Donald Trump Jr. and a National Rifle Association official campaigned with Republican congressional candidate Greg Gianforte Thursday, calling him the right choice on May 25 for “freedom” and aiding the agenda of President Trump.
“When I see us rolling back these regulations, I want somebody who’s going to fight for those same things – make it easier for small businesses and big businesses alike, to do well and to be successful,” Trump Jr. told a crowd of 300 supporters at the Kleffner Ranch barn south of East Helena.
Trump Jr. and Gianforte, a Bozeman businessman running for Montana’s open congressional seat, also planned stops at three other campaign rallies Thursday, in Butte, Sidney and Great Falls.
They were joined by Chris Cox, executive director of the NRA’s Institute for Legislative Action, who blasted Democratic candidate Rob Quist as a supporter of gun registration and someone who couldn’t be trusted to stand up for gun rights.
“Who actually would admit that in Montana, that they would (support gun registration)?” he asked. “Well – Rob Quist.”
Quist, a singer-songwriter and musician from Creston, has denied that he ever spoke in favor of gun registration – but Republicans have made it a central focus of the campaign.
Libertarian Mark Wicks also is in the race for Montana’s congressional seat, which will be decided in a May 25 special election, in two weeks.
The winner will fill the seat vacated March 1 by Republican Ryan Zinke, who was appointed as Trump’s secretary of the Interior.
Trump Jr. made his second trip to Montana to campaign for Gianforte, and Vice President Mike Pence is scheduled to be in Billings on Friday to support the Republican candidate.
Some recent polls have shown Gianforte with only a single-digit lead, just six months after Donald Trump blew out Hillary Clinton in the state by 20 points. But GOP officials have said they’re confident of a Gianforte victory.
Gianforte, a multimillionaire software entrepreneur who lost a close race for governor in November, has fully embraced the president, saying he wants to help him “drain the swamp” of Washington, D.C.
Gianforte expanded on that theme Thursday, calling for term limits for members of Congress and making it illegal for them to be employed as lobbyists after they leave office.
Yet the No. 1 subject Thursday seemed to be guns and gun rights, as Cox, Gianforte and Trump Jr. all talked about hunting and firearms as time-honored Montana traditions – and how Quist is allied with gun-control advocates.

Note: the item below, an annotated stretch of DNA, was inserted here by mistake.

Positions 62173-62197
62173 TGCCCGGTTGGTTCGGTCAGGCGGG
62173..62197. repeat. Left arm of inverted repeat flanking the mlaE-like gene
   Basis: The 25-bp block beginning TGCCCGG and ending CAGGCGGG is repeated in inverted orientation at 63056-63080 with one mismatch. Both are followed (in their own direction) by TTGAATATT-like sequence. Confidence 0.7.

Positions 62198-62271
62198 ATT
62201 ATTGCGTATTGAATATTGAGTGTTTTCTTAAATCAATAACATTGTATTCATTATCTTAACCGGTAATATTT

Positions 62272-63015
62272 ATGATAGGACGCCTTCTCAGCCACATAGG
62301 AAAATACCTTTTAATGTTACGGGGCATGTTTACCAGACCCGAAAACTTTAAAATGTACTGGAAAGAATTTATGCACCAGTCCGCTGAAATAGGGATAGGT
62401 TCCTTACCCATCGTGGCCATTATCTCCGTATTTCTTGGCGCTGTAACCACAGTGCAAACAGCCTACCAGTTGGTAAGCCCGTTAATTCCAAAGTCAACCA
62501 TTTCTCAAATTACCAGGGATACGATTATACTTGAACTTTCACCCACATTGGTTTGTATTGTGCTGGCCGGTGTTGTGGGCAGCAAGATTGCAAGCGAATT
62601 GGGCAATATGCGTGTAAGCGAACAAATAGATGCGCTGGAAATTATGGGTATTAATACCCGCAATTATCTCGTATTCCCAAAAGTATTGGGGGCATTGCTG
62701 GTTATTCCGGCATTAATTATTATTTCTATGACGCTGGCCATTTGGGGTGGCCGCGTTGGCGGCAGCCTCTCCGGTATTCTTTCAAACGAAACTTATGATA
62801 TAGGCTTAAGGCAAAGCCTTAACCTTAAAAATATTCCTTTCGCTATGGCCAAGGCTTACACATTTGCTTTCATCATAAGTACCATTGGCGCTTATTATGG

Gianforte said an “East Coast” reporter recently interviewed him and asked how many guns he owned.
“I told him the same thing I tell everybody else: The right number of guns is always one more,” he said.
Cox also called Gianforte “a guy who doesn’t buy meat at the grocery store because he’s got a freezer-full, because he’s a real hunter.
“This is a guy who unapologetically stands up for individual freedom, including the one that protects all the other ones, and that’s the 2nd Amendment,” he continued.
Trump Jr.’s speech was briefly interrupted by a Trump critic, who asked when the president would reveal his tax returns.
Trump Jr. said Rachel Maddow of MSNBC had already revealed that his father had made “150 million bucks and paid 45 million bucks in taxes.”
“So, guess what? You can do it all,” he said. “You can be successful, you can pay your taxes, and you can pay a lot more than the hypocrites who want you to pay 90 percent.”
Organizers of the event then ushered the critic out of the building.
A solo protester also stood outside the building, holding a sign that said “You can’t buy my vote – So go home, rich boys.”
The protester – Marlene Simms, a retired teacher from Helena – said she’s upset over “the disaster in the White House,” including the president’s support for the bill repealing the Affordable Care Act.
“The health-care bill that passed the House is horrible,” Simms told MTN News. “I can’t imagine anyone would ever vote for it.”
Trump Jr. compared Gianforte to his father, saying both are successful businessmen who don’t need the job of president of congressman, and therefore can’t be influenced by special interests.
“We need more people that don’t need that job, that don’t need that special interest money, that don’t need those perks,” he said. “Because so much of of D.C., they’ve gotten rich and very comfortable off the backs of hard-working Americans, while people such as yourselves have been forgotten entirely.”